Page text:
Take, for example, Samuel R. Delany’s influential space opera, Nova (presented here in a newly corrected, author-approved text), which takes the concept of the “cybernetic” fusion of human and machine and runs with it. Nova envisions a universe boiling over with star-hopping spaceships, spine-socketed crew members, weirdly mutated sexual and familial relationships, synesthetic video-art instruments, and at least one character raised on another planet who speaks in a verb-delaying syntax several years before Yoda was a gleam in George Lucas’s eye. (“Not too good going to be is. Out of practice am.”) Delany’s prose was stylistically bright, fizzing with ambitious energy (he began publishing novels in his late teens and won several major awards early) and relentlessly inventive, with flashy new visions of the future in one paragraph after another.
Then there’s Jack Vance, who also wrote about incomprehensibly far-off futures that weren’t driven by the splashy intergalactic military conflicts of his Golden Age predecessors, such as E.E. Doc Smith or Robert A. Heinlein. Instead, Vance’s futures are marked by rich, panoramic socioeconomic systems. One of his best is Emphyrio, which charts the coming of age of a young economic adventurer named Ghyl Tarvoke in a galaxy ruled by “lords” and “ladies” who flit from star to star in their luxury space-liners while planet-bound artisans must produce beautiful objects for them to buy and enjoy. People rarely blast each other with laser pistols in a Vance novel; they are more likely to buy one another out or break their distribution chains. (In that way, he is similar to his friend and contemporary, Frank Herbert.) Yet, like Delany, Vance can suggest vast, unimaginable strangenesses in a few sentences, such as when he describes a far-future County Pavilion where highborn elites come down from their “eyries” to mix with the lower orders:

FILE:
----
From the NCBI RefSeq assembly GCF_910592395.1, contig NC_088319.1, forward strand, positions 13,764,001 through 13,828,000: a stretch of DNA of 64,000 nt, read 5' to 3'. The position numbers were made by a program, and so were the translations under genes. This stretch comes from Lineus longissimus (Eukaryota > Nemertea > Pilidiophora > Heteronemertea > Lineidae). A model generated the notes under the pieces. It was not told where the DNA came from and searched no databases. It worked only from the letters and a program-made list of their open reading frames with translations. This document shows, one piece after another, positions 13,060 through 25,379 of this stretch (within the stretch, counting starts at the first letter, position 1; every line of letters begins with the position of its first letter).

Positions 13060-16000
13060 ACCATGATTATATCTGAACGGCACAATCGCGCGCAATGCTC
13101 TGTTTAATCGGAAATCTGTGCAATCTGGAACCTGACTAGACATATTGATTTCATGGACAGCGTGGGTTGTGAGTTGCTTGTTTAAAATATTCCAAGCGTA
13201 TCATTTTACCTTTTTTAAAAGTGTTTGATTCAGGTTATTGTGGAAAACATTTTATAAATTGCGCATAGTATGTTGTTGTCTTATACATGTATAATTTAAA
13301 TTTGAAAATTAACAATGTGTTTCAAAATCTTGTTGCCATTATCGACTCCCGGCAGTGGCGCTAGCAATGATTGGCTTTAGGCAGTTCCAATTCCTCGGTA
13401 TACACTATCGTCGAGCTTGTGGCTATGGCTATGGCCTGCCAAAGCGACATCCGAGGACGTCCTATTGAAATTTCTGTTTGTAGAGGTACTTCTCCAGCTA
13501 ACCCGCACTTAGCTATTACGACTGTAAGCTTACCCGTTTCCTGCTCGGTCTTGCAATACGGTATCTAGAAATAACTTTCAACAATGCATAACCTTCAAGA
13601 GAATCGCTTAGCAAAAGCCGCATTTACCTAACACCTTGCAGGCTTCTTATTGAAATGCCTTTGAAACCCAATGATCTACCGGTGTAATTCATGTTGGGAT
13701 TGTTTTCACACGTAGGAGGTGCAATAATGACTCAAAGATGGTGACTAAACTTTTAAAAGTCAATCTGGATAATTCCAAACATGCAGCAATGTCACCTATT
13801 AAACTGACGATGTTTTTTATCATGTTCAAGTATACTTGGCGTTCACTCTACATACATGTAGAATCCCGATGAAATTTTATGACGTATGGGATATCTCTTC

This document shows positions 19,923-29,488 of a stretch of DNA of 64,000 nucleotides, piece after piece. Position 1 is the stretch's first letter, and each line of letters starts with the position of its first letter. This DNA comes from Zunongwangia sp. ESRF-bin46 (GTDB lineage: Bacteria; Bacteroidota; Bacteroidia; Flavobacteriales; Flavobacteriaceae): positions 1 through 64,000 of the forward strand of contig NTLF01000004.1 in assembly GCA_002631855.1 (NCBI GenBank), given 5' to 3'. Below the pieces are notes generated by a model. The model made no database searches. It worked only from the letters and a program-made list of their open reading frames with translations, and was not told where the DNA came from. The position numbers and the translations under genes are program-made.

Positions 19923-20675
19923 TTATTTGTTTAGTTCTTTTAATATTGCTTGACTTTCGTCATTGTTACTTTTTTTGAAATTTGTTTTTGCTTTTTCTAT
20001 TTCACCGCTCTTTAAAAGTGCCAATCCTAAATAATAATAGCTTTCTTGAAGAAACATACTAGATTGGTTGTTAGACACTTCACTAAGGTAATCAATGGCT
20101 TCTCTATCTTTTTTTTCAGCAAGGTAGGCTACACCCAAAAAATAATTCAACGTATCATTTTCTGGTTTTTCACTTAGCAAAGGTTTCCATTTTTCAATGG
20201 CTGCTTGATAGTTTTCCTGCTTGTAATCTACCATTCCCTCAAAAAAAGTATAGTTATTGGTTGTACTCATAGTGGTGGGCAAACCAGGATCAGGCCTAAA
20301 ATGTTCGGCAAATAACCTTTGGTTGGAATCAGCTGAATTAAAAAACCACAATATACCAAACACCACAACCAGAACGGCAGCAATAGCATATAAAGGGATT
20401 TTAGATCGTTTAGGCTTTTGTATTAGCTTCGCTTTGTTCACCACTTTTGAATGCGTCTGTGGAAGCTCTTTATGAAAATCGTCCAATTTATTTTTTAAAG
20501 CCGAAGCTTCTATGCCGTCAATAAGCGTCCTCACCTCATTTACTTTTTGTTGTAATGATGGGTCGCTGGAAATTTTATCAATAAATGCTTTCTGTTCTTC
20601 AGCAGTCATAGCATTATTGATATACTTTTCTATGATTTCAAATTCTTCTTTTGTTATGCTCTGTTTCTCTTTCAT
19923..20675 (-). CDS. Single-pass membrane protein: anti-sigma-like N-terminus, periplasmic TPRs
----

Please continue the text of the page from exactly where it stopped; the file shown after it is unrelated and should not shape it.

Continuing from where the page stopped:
Back and forth along the floor stepped the dancers, graceful-grotesque, grotesque-graceful. There were simulations of a hundred sorts: clowns, demons, heroes; folk from far stars and ancient times; creatures of fantasy, nightmare, faery. The pavilion was rich. There was glitter of metal, the soft sheen of silk; gauze in every color; black leather, black wood, black velvet.
Just as it’s impossible to read early William Gibson without seeing the influence of Delany, it’s equally impossible to read Gene Wolfe’s far-future science fantasies without seeing the influence of Vance.
And then there’s Poul Anderson who, even in what might be considered his more “traditional” version of space opera, wrote continually surprising books. The High Crusade was originally published in Astounding by the influential and exasperating John W. Campbell, who also published the best early work of Asimov and Heinlein, as well as L. Ron Hubbard’s early Dianetics essays. Like many Campbell-inspired writers, Anderson was a “libertarian,” and he once wrote a science fiction novel in which the world is oppressed by an evil socialist empire. In The High Crusade, a band of medieval British holy crusaders gets diverted from France by an invasion of alien tyrants, but the joke, of course, is on the alien tyrants. The knights quickly demolish the invaders, ride their horses onto the captured spaceship, and fiddle a few knobs until they figure out how to traverse space and fire futuristic weaponry. Then—the stars! Anderson’s work is often held up as an example of “hard S.F.,” which relies on scientific accuracy. (Yeah, knights in steel armor prancing around spaceships on horses. Science.)